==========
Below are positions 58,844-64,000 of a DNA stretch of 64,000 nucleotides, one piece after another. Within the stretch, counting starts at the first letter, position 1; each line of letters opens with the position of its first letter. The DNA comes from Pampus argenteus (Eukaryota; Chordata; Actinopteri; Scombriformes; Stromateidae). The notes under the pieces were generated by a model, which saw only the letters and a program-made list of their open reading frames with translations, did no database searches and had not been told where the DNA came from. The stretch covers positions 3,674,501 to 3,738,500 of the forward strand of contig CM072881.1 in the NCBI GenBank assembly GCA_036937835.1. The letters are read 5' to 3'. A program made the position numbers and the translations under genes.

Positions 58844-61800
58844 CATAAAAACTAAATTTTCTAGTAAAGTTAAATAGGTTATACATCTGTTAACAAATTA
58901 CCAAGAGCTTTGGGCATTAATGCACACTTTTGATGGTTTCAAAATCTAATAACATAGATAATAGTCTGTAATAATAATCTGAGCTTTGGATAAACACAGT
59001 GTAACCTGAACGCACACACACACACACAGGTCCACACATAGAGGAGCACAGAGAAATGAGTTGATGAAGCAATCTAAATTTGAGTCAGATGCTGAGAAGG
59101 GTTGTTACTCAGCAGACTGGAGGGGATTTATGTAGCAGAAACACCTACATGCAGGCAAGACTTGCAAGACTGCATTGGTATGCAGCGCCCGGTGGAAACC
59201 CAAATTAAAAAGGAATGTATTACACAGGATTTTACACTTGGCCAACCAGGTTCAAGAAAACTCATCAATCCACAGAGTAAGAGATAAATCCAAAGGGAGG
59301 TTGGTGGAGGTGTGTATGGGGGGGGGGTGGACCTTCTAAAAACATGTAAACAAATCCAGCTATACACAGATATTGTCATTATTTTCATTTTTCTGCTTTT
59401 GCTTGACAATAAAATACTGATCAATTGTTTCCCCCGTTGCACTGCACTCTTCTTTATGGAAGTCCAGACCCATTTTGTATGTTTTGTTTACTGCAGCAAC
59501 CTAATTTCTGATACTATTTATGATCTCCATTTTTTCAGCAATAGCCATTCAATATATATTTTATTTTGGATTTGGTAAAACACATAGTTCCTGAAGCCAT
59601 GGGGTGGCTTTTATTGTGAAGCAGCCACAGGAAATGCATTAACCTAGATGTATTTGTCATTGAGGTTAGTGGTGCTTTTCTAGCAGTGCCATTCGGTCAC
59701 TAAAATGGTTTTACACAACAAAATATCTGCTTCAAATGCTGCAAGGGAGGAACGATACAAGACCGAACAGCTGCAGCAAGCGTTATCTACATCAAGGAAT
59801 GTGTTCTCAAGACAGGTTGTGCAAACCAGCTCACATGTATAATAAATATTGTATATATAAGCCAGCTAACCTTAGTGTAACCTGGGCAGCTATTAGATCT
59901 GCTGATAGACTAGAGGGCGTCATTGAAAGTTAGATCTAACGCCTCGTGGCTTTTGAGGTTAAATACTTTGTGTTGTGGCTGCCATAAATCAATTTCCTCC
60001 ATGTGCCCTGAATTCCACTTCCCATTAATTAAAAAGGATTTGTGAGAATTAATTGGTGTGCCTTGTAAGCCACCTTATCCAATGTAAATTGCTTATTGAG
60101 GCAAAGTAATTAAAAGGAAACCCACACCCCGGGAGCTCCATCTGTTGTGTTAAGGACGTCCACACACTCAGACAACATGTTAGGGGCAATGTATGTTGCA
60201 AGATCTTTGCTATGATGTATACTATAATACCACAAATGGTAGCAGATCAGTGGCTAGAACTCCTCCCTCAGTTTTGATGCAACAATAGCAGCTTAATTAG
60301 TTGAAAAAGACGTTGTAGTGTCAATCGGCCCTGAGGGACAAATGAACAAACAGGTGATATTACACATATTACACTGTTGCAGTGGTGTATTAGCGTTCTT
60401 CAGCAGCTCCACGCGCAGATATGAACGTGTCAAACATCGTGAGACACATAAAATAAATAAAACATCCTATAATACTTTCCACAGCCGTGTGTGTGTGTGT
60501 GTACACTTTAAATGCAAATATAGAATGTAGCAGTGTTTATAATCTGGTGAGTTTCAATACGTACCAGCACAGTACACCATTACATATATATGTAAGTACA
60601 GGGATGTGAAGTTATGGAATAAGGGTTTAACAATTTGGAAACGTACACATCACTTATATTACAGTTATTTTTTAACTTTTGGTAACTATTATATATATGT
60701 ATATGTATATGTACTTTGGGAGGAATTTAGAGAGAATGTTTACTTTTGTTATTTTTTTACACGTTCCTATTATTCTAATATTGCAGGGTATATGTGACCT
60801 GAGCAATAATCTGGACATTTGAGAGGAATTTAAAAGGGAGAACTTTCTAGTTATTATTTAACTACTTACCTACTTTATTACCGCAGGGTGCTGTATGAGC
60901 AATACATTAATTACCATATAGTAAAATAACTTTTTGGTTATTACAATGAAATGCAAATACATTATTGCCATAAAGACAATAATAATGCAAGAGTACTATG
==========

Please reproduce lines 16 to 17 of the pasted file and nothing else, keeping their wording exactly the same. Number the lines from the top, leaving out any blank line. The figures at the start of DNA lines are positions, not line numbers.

60101 GCAAAGTAATTAAAAGGAAACCCACACCCCGGGAGCTCCATCTGTTGTGTTAAGGACGTCCACACACTCAGACAACATGTTAGGGGCAATGTATGTTGCA
60201 AGATCTTTGCTATGATGTATACTATAATACCACAAATGGTAGCAGATCAGTGGCTAGAACTCCTCCCTCAGTTTTGATGCAACAATAGCAGCTTAATTAG